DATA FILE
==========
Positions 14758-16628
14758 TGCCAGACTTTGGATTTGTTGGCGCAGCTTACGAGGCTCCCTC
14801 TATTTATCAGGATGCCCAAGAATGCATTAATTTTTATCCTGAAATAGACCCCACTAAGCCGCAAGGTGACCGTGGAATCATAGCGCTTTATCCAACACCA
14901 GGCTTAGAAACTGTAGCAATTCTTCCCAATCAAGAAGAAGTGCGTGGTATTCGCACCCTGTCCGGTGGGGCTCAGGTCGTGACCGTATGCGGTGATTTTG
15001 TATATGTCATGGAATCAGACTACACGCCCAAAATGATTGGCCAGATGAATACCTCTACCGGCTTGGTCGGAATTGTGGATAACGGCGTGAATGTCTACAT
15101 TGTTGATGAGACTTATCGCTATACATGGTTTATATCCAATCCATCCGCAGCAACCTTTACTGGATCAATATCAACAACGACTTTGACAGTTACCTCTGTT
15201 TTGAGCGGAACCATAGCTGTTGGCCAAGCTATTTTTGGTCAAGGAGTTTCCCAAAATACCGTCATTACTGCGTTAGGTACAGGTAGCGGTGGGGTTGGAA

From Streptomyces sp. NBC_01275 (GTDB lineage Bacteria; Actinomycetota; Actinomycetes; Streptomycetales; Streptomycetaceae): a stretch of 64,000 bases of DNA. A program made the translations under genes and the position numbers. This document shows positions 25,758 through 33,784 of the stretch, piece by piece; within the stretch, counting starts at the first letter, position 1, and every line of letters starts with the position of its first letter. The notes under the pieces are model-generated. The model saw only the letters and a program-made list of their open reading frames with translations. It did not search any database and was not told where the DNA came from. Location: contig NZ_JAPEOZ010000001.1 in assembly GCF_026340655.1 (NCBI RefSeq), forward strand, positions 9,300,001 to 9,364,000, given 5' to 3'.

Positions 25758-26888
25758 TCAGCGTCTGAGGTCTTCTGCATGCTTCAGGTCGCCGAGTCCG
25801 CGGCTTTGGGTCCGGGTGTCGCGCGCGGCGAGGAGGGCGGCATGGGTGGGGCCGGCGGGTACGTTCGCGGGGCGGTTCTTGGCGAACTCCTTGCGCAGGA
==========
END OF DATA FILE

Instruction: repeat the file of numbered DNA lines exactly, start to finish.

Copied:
Positions 14758-16628
14758 TGCCAGACTTTGGATTTGTTGGCGCAGCTTACGAGGCTCCCTC
14801 TATTTATCAGGATGCCCAAGAATGCATTAATTTTTATCCTGAAATAGACCCCACTAAGCCGCAAGGTGACCGTGGAATCATAGCGCTTTATCCAACACCA
14901 GGCTTAGAAACTGTAGCAATTCTTCCCAATCAAGAAGAAGTGCGTGGTATTCGCACCCTGTCCGGTGGGGCTCAGGTCGTGACCGTATGCGGTGATTTTG
15001 TATATGTCATGGAATCAGACTACACGCCCAAAATGATTGGCCAGATGAATACCTCTACCGGCTTGGTCGGAATTGTGGATAACGGCGTGAATGTCTACAT
15101 TGTTGATGAGACTTATCGCTATACATGGTTTATATCCAATCCATCCGCAGCAACCTTTACTGGATCAATATCAACAACGACTTTGACAGTTACCTCTGTT
15201 TTGAGCGGAACCATAGCTGTTGGCCAAGCTATTTTTGGTCAAGGAGTTTCCCAAAATACCGTCATTACTGCGTTAGGTACAGGTAGCGGTGGGGTTGGAA

From Streptomyces sp. NBC_01275 (GTDB lineage Bacteria; Actinomycetota; Actinomycetes; Streptomycetales; Streptomycetaceae): a stretch of 64,000 bases of DNA. A program made the translations under genes and the position numbers. This document shows positions 25,758 through 33,784 of the stretch, piece by piece; within the stretch, counting starts at the first letter, position 1, and every line of letters starts with the position of its first letter. The notes under the pieces are model-generated. The model saw only the letters and a program-made list of their open reading frames with translations. It did not search any database and was not told where the DNA came from. Location: contig NZ_JAPEOZ010000001.1 in assembly GCF_026340655.1 (NCBI RefSeq), forward strand, positions 9,300,001 to 9,364,000, given 5' to 3'.

Positions 25758-26888
25758 TCAGCGTCTGAGGTCTTCTGCATGCTTCAGGTCGCCGAGTCCG
25801 CGGCTTTGGGTCCGGGTGTCGCGCGCGGCGAGGAGGGCGGCATGGGTGGGGCCGGCGGGTACGTTCGCGGGGCGGTTCTTGGCGAACTCCTTGCGCAGGA